Nutrients are consumed as a mixture in the diet. It is difficult to study them in isolation because they may have mutually complementary effects. With regard to the risk of schizophrenia, dietary patterns or combinations of foods may have a stronger association than foods or nutrients separately. We hypothesized that dietary patterns may be associated with schizophrenia.
The aim of this study was to assess the relationship between dietary patterns and schizophrenia in Japan. To our knowledge, this is the first study to examine this relationship.
The subjects comprised 237 outpatients aged 30–60 years (123 males and 114 females) diagnosed with the Diagnostic and Statistical Manual of Mental Disorders, Fourth Edition criteria of either schizophrenia or schizoaffective disorder at four psychiatric hospitals in Japan. Patient diagnoses were determined based on medical records. Patients were recruited between June 2011 and August 2011. As a reference group, 404 healthy volunteers aged 30–60 years (158 males and 246 females) who participated in the Iwaki Health Promotion Project in 2011 were also included. The study was approved by the Ethics Committee of the Hirosaki University School of Medicine, Hirosaki, Japan, and all subjects signed informed consent. Demographic data (age, sex, and level of education) were collected by face-to-face method interviews and self-administered questionnaires.
We assessed eating habits over the last month using a validated brief self-administered diet history questionnaire (BDHQ)9 that consisted of inquiries concerning the consumption frequency of 56 foods and beverages and nine dishes generally consumed in Japanese populations. In order to estimate the intake of calories and of selected nutrients, we used a computer algorithm for the 56 foods and beverages of the BDHQ with the Standard Tables of Food Composition in Japan.10,11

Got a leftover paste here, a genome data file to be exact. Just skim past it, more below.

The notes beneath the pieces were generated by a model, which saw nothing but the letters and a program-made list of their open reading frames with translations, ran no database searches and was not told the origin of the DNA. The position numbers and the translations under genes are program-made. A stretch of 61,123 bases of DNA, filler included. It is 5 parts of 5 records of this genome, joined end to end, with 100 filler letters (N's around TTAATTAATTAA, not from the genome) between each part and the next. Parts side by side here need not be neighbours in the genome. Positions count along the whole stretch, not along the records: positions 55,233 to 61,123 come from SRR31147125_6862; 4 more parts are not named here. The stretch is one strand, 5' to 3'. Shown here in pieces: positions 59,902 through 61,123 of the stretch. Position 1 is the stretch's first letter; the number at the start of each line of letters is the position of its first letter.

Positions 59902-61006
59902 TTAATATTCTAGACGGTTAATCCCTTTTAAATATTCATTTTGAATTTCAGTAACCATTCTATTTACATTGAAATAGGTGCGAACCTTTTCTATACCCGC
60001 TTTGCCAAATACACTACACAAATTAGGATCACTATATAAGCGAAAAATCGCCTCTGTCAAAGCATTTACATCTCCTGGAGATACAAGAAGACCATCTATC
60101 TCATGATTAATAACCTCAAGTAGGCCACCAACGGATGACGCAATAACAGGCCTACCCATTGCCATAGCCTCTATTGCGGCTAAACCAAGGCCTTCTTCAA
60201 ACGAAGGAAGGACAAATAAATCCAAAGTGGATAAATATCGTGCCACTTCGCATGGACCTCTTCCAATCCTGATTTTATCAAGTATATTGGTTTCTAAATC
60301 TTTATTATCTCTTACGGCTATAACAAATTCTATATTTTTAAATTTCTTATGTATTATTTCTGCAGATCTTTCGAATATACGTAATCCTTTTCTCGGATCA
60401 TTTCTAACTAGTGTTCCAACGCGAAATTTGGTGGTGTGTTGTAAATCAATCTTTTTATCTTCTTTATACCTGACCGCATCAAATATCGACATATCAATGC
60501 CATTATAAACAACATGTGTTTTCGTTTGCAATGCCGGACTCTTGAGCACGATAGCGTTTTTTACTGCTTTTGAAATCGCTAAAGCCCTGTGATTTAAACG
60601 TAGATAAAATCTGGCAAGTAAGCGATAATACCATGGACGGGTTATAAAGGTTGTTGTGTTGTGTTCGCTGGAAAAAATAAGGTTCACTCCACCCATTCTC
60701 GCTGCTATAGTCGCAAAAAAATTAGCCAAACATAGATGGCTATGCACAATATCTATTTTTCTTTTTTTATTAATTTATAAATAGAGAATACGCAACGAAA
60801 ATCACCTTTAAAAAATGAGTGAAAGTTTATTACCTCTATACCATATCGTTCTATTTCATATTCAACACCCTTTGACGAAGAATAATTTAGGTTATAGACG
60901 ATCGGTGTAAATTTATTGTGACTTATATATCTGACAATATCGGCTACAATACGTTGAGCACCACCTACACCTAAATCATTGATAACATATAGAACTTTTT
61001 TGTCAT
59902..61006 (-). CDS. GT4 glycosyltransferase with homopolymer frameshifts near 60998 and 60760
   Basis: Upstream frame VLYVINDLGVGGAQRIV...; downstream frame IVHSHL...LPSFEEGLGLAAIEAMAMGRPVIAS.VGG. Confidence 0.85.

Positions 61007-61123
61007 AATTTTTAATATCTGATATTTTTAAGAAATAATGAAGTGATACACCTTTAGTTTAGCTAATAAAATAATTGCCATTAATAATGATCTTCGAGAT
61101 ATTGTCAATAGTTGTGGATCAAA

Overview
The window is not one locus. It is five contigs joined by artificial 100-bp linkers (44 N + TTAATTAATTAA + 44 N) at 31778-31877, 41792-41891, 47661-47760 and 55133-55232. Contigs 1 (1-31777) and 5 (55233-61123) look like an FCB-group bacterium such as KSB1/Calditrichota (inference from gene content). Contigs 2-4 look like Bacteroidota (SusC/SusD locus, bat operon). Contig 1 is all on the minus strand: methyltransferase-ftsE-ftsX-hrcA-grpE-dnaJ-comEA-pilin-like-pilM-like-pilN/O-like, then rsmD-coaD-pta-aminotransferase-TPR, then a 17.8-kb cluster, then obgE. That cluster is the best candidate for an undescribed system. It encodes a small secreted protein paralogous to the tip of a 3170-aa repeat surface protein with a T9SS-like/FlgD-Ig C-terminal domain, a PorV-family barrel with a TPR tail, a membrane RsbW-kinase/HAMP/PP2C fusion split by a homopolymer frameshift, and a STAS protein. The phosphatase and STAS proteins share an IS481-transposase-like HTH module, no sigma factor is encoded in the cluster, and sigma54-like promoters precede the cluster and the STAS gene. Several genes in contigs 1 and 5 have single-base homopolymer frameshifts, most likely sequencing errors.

Dietary patterns were detected through a principal component analysis. We adopted the calorie-adjusted intake that used a density method for the 52 food and beverage items (excluding four items that overlapped with others). We determined the number of principal components to retain by eigenvalues, the scree test, and the interpretability of the factors; two principal components were retained. The principal components for each dietary pattern and for each individual were divided into tertiles by principal component scores.
The subjects with and without schizophrenia were compared using unpaired Student’s t-tests for continuous variables or chi-squared tests for categorical variables. We assessed trend associations across the tertile categories of each dietary pattern using linear regression analysis for continuous variables and the Cochran–Armitage trend test for categorical variables, with ordinal values ranging from 1 to 3 assigned to the tertile categories of each dietary pattern.
A logistic regression analysis was carried out to evaluate the relationship between dietary patterns and schizophrenia. The model was adjusted for age and sex. The significance level for the results obtained in the hypothesis contrast was P<0.05. The data analysis was performed using R for Windows, Version 3.0.2 (The R Foundation for Statistical Computing, Vienna, Austria).
The demographic distribution of the participants is presented in Table 1. The number of subjects of monotherapy is 156, while the number of subjects of polypharmacy (using two or more antipsychotic agents) is 95. The subjects of polypharmacy were receiving risperidone (n=51), aripiprazole (n=25), olanzapine (n=21), blonanserin (n=26), quetiapine (n=25), haloperidol (n=41), levomepromazine (n=31), and other antipsychotic agents.
Table 1 Demographic characteristics of the subjects
We derived two dietary patterns by principal component analysis (Table 2). The first component, which loaded green leafy vegetables, lettuce, cabbage, mushrooms, and fruit, was labeled the “vegetable” dietary pattern. The second component, which loaded rice, bread, and confectioneries, was labeled the “cereal” dietary pattern.
Table 2 Factor loading matrix for major dietary patterns identified by principal component analysisa